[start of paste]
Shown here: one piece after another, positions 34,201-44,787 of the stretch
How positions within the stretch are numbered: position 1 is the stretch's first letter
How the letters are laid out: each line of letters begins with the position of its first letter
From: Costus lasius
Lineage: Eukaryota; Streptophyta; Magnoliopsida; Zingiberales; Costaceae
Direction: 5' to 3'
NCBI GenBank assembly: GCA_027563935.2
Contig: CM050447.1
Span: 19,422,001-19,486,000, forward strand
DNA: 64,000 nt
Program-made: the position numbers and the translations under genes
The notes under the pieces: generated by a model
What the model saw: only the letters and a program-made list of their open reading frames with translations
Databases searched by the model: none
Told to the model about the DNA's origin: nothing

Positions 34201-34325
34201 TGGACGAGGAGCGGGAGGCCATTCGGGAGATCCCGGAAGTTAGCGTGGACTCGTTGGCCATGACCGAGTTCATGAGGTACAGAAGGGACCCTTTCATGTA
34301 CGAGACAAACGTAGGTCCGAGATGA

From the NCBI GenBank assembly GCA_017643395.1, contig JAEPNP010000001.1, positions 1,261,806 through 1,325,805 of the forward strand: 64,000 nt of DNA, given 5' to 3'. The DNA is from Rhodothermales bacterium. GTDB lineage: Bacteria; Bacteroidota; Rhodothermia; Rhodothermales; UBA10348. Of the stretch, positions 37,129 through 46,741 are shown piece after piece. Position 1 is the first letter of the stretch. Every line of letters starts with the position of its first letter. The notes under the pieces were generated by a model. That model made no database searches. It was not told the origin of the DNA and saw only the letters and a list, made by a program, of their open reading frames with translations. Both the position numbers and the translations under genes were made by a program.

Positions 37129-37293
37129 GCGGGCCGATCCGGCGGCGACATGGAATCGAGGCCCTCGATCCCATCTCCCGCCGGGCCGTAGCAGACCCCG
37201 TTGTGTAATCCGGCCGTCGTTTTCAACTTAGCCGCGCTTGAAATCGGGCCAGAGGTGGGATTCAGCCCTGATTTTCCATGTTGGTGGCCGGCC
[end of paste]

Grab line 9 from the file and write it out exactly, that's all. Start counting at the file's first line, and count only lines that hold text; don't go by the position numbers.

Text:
Span: 19,422,001-19,486,000, forward strand